Financing Options For Buyers Of Foreclosed Homes

By Daniel Kurt AAA

Foreclosed properties often create a Catch-22 for buyers. On one hand, they can provide a chance to buy a home that may cost much less than comparable sites in the neighborhood. But because many of these homes need substantial repairs, private lenders tend to be skittish about financing foreclosure deals. See The Pitfalls of Buying A Foreclosure House.

If you can pay for the property and any necessary renovations in cash, you’re in an enviable position. That’s why some decide to team up with outside investors who can help them out on the front end and share any profits when the home goes on the selling block once again. In fact, cash deals represent a sizable portion of R.E.O., or “real estate-owned,” sales.

Those who need financing can look into one of the specialized programs aimed at distressed properties, although the list is about to shrink. As of October 2014, Fannie Mae is discontinuing its HomePath Mortgage offering, which allows individuals to buy its foreclosed properties with as little as 5% down and pay no mortgage insurance. The mortgage guarantor is replacing HomePath with certain “flexibilities,” including the ability for outside parties to contribute larger amounts toward the purchase price, although these affect a limited number of transactions.

Fortunately, two financing options are still available for those who qualify –  203(k) loans from the Federal Housing Administration (FHA), and the HomeSteps program through Freddie Mac, another government-sponsored repurchaser of mortgages.

203(k) Loans

The FHA designed its 203(k) mortgages to help assuage the concerns of banks that would otherwise shy away from high-risk R.E.O. purchases. By charging borrowers a mortgage-insurance premium, they’re able to guarantee loans made by private lenders who participate in the program.

For borrowers, one of the big advantages is the ability to finance the home purchase, plus any required repairs, in a single mortgage. The more basic version, a Streamlined 203(k) loan, is meant for limited repairs that don’t require engineering or architectural plans. Individuals can borrow up to $35,000 above the home’s sale price to cover basic remedies such as new appliances, siding and windows.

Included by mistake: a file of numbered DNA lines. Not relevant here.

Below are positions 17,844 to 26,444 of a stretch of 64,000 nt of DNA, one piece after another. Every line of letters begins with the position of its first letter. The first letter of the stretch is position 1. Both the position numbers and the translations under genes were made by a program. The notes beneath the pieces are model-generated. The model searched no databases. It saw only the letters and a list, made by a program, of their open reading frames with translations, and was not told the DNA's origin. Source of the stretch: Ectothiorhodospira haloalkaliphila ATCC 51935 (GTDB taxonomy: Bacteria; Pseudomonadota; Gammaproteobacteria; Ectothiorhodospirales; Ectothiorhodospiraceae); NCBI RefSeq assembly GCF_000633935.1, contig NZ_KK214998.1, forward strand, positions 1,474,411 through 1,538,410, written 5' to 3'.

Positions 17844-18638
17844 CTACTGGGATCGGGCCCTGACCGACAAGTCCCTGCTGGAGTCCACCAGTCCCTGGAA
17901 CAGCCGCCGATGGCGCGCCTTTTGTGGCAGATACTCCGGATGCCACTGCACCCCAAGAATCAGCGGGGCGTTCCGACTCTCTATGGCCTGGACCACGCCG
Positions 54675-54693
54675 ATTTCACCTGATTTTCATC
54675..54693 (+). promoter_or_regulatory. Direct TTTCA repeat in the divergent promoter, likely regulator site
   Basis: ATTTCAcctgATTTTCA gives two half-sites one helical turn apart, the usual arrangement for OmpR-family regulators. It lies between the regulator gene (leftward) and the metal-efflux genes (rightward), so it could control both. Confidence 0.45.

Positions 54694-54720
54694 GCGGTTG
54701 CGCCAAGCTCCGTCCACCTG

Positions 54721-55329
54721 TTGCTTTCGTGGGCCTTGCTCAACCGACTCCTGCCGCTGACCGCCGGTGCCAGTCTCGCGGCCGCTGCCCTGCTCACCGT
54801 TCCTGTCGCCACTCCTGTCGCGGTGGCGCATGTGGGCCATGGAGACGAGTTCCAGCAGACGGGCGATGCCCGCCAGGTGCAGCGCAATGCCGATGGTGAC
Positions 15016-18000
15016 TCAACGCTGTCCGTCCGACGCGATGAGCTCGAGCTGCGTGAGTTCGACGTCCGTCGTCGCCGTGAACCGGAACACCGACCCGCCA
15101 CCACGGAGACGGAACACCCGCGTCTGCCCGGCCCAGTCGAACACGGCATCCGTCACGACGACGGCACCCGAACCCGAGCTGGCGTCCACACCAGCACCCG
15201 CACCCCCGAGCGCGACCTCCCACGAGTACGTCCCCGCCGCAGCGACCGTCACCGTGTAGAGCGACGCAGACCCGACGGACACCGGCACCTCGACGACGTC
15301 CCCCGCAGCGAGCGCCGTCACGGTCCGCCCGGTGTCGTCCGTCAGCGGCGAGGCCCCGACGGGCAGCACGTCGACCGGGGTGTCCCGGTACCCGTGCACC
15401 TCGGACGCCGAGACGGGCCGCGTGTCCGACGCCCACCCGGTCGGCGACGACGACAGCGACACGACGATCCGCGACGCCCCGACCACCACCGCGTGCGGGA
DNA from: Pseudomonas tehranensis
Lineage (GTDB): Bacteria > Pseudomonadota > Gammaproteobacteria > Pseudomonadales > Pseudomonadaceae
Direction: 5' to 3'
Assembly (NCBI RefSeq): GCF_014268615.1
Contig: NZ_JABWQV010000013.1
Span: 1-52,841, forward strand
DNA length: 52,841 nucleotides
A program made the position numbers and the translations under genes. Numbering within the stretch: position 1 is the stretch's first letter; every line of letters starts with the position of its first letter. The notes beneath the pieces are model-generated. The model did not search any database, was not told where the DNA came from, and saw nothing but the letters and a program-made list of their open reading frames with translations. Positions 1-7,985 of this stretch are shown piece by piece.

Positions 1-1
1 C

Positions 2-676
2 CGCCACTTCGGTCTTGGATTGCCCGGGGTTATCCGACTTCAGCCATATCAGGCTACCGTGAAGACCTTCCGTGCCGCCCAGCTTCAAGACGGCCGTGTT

With more extensive fixes, such as building an addition or taking care of structural damage, a traditional 203(k) loan is usually the best option. Unlike the streamlined variant, homeowners must take out at least $5,000; the maximum amount is based on FHA limits for each county. Additionally, you have to pay for an independent consultant to inspect the property and verify that the work meets program guidelines.

An additional drawback to these loans is the price. Besides paying mortgage insurance, borrowers typically receive interest rates that are a quarter of a percentage point higher than conventional loans. They may also have to fork over 1 or 2 points, which are upfront fees that are each worth 1% of the principal amount.

Figure 1. A comparison between standard 203(k) loans and the streamlined version.

(Source: Bank of America website)

Going with Freddie

Another compelling option for consumers in the R.E.O. market is HomeSteps by Freddie Mac, which offers many of the same benefits as the expiring HomePath program. However, in contrast to the 203(k) program, HomeSteps applies to a smaller number of properties.

Like Fannie Mae, Freddie Mac is a government-sponsored enterprise that provides liquidity to the mortgage market by buying loans from banks, pooling them and selling them to investors as securities. With HomeSteps, the organization – through its private lending partners – offers special financing for those who want to buy only the foreclosed properties that it owns. What's more, HomeSteps is currently available only in the following states: Alabama, Florida, Georgia, Illinois, Kentucky, North Carolina, South Carolina, Tennessee, Texas and Virginia.

If you happen to live in one of these states, HomeSteps has some significant benefits. Chief among them is that you don’t have to buy mortgage insurance, which sets it apart from 203(k) loans. That alone can save buyers hundreds, even thousands, of dollars over the course of the mortgage. Further, a HomeSteps mortgage doesn’t require an appraisal at origination, which can be a major hurdle for those seeking a conventional loan.

Buyers can find a list of single-family, condo and multi-family properties on the HomeSteps website.

The Bottom Line

While the upcoming retirement of Fannie Mae’s HomePath program is regrettable news for those interested in buying a foreclosed home, special programs by FHA and Freddie Mac are worth a look.

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